English Catholic Pasts in Perceval Landon’s Thurnley Abbey: A Critical/Creative Exercise

01 November 2017
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4.00PM - 6.00PM
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Name: Leanne Graham
T: 01642 342801

Abstract - This paper presents an enquiry into Perceval Landon’s 1908 ghost story ‘Thurnley Abbey’ that uses creative re-writing as a means of investigating its treatment of historical narratives of English Catholicism.

In a 2005 essay, theorist Hayden White suggested that the difference between history and fiction could be explained as ‘the difference between enquiry directed at the provision of the true and enquiry designed to give access to the real’ (p. 147).

The ‘true’ he referred to is based on documentary records of ‘what happened’, whereas ‘the real would consist of everything that can be truthfully said about [the past’s] actuality plus everything that can be truthfully said about what it could possibly be’ (p. 147). He thus extols literary discourse as a way not only of understanding how narrative history works, but also of testing the limits of the documented ‘true’ and the potential insights suggested by the ‘real’, and even imaginative ideas of the ‘possible’.

My written response to the story considers the implications of these statements in Landon’s text, when the history of Catholicism in England has mostly been confined to literary and historical narratives in which Anglicanism is the mainstream and the ‘other’ faith’s history is confined mostly to specialist museums and archives, niche publications, and family histories rarely published for broad audiences.

Landon’s story depicts the inhabitants of its titular Abbey and their encounters with a ghostly nun, frightening partly because of her function as a symbol of the historical ‘actuality’ set aside by the story’s early twentieth-century setting. My reading takes the form of an exercise in rewriting sections of Landon’s story in order to address critically its attitude towards the documented ‘true’, the politics of this in English religious history, and other perspectives inherent in notions of the ‘real’.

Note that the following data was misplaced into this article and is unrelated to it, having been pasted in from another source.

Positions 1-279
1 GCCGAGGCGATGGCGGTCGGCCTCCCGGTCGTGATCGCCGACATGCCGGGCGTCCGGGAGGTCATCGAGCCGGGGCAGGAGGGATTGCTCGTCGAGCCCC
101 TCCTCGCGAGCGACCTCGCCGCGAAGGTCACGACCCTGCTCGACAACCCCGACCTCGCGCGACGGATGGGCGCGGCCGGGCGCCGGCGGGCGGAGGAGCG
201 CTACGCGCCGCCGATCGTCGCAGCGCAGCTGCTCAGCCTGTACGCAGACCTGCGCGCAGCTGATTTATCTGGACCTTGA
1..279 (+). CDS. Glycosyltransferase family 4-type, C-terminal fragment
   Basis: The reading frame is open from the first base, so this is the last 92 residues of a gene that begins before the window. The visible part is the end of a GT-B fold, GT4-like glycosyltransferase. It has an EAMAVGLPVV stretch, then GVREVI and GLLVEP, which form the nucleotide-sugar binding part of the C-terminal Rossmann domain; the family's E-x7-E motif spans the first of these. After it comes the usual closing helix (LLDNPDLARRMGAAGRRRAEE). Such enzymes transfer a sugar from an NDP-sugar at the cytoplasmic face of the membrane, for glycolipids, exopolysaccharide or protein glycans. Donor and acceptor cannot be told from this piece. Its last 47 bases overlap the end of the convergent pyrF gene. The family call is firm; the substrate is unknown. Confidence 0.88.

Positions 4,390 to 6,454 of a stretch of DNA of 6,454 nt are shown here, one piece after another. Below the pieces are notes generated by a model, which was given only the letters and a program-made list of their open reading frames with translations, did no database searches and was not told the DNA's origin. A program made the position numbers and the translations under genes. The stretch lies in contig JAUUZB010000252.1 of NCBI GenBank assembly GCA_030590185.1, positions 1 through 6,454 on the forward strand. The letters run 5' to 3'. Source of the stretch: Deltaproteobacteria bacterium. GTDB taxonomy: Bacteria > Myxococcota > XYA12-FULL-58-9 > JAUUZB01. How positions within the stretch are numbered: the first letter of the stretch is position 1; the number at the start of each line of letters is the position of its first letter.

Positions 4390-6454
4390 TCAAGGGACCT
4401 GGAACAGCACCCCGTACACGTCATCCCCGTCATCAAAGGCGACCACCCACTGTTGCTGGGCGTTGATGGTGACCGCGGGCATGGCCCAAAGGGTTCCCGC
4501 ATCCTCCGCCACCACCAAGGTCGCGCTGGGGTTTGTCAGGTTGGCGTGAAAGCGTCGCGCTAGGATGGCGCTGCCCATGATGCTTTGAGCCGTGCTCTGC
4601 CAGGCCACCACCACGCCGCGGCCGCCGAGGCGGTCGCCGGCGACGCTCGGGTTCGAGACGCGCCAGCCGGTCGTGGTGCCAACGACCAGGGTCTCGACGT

There are obvious risks in looking for the history of European Catholicism in Gothic writing, where it typically represents ancient superstition, medieval backwardness and barbarism, and foreign regimes of power against which Protestant, British national identity could define itself (Chaplin 2011). The distinct history of English Catholicism, however, complicates anti-Catholic systems of representation. The characters in ‘Thurnley Abbey’ suffer (and are left damaged, in various ways) because they are faced with a past that is in fact always present, integral to present realities, and which demands to be seen and understood. I demonstrate that Landon’s story’s horrific conclusion is not the anti-Catholic image it first appears to be, but expands the familiar ‘truth’ of England’s Catholic past imaginatively by way of the ‘real’ and the ‘possible’ that help to ‘emplot’ the past in narrative form.

Researcher Dr Leanne Bibby joined Teesside University in September 2015. She previously taught at Leeds Beckett University and Leeds Trinity University, and as a teacher of English as a Foreign Language at Language Study Centres, Action English Language Training, and the Centre for English Studies, all in Leeds.

Leanne received a PhD from Leeds Beckett in 2012 for a thesis on the cultural history of intellectual women in the fiction of British author and critic A. S. Byatt. Her research and teaching interests cover feminist and intellectual cultural histories, the relationship of literary texts to historical narrative, and literature’s critical and historiographic capacities in a range of cultural contexts.

Please meet in the Foyer of Social Sciences, Humanities & Law (1st Floor Clarendon Building) at 3.45pm for tea and coffee.

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